Remember those first few days on a new job? You were officially on-boarded, and signed a lot of forms. You learned all the basic processes and policies that new employees need to know. And you got the big picture of the organization’s mission, vision, values and culture. Your head is spinning by the end of day one and even week one, but everyone is patient with you. They recognize that it is a lot to take in.
In that early period when you are introduced to lots of people, everyone is so happy to see you. Everyone is offering to help you get up to speed, and do whatever they can to make your onboarding smooth.
And then you realize they all need something from you. They all think you can solve all the problems. But you are still given some time before you start waving your magic wand.
You’re on a honeymoon. It will be measured in days or weeks but usually not months. You must drink from the firehose, get to know all the key people and start adding value. “Proving yourself,” as they say.
You may have relocated, so you’re also getting to know your new town.
It can be exhilarating and overwhelming all at the same time.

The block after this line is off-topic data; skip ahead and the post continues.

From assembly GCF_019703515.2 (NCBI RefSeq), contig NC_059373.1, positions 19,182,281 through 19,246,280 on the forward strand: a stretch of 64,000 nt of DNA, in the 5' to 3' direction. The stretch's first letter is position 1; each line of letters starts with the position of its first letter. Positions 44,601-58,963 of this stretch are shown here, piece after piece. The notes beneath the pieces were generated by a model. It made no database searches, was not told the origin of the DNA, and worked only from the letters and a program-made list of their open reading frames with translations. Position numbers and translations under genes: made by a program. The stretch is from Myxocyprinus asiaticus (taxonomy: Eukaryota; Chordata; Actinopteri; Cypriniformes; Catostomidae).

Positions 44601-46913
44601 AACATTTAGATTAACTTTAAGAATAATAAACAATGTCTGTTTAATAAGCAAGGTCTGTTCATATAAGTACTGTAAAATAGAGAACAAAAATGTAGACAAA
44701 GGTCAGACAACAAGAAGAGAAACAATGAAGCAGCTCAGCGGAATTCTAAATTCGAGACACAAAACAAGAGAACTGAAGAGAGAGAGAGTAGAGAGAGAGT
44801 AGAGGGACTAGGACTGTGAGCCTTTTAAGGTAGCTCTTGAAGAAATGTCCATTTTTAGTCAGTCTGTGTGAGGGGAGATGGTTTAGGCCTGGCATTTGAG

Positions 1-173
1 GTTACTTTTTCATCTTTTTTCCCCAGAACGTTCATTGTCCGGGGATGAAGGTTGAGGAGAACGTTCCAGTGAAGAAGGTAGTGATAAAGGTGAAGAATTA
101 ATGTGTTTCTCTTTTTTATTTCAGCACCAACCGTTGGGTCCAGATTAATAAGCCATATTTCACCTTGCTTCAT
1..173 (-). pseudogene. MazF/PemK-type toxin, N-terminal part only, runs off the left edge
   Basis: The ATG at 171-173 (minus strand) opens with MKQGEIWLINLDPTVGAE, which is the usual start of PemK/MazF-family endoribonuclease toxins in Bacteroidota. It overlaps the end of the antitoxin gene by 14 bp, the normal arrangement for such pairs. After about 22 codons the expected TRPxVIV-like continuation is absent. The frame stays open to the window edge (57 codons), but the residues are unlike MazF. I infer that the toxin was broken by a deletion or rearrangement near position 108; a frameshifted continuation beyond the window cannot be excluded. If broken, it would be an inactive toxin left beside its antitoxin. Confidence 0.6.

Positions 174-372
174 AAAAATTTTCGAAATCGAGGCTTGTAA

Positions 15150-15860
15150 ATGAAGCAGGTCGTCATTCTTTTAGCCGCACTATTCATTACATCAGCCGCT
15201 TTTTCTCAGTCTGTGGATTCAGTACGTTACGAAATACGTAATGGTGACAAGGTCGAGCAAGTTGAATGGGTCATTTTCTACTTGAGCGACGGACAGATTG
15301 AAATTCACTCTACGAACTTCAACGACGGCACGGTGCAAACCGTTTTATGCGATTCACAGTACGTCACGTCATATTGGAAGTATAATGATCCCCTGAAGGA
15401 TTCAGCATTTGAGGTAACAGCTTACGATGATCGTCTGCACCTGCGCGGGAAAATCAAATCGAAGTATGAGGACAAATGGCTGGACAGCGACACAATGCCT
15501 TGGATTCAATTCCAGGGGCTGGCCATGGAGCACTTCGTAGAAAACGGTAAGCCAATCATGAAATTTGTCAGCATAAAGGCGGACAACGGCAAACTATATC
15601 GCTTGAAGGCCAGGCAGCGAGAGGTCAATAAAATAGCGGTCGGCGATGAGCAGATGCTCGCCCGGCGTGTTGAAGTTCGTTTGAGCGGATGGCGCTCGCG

Sometimes you know exactly when the honeymoon is over. An interaction happens that is so unpleasant you may wonder why you decided to join this organization and this group of people. Or you might suspect that something expected of you is so unrealistic that you are being set up to fail.
In time, people start getting more honest with you. They no longer must sell you on the organization and the job. They feel it’s their duty to tell you the ugly history of something, or how crazy they think some things are.
If you are in a position to make changes, you should welcome this honesty. Understanding the history and what doesn’t work well will help you identify improvements needed. It’s up to you to do something with it.
No organization is without its issues. There are always opportunities for improvement. It’s a matter of finding and understanding them, learning the history to the extent it is useful, and figuring out your role in making it better.
I started another interim CIO engagement this week so I’m in the early days of the honeymoon period. I have been warmly welcomed by a group of very friendly executives and IT leaders. Their expectations of me are high, as they should be. I look forward to finding those opportunities for improvement in my time with them the next several months.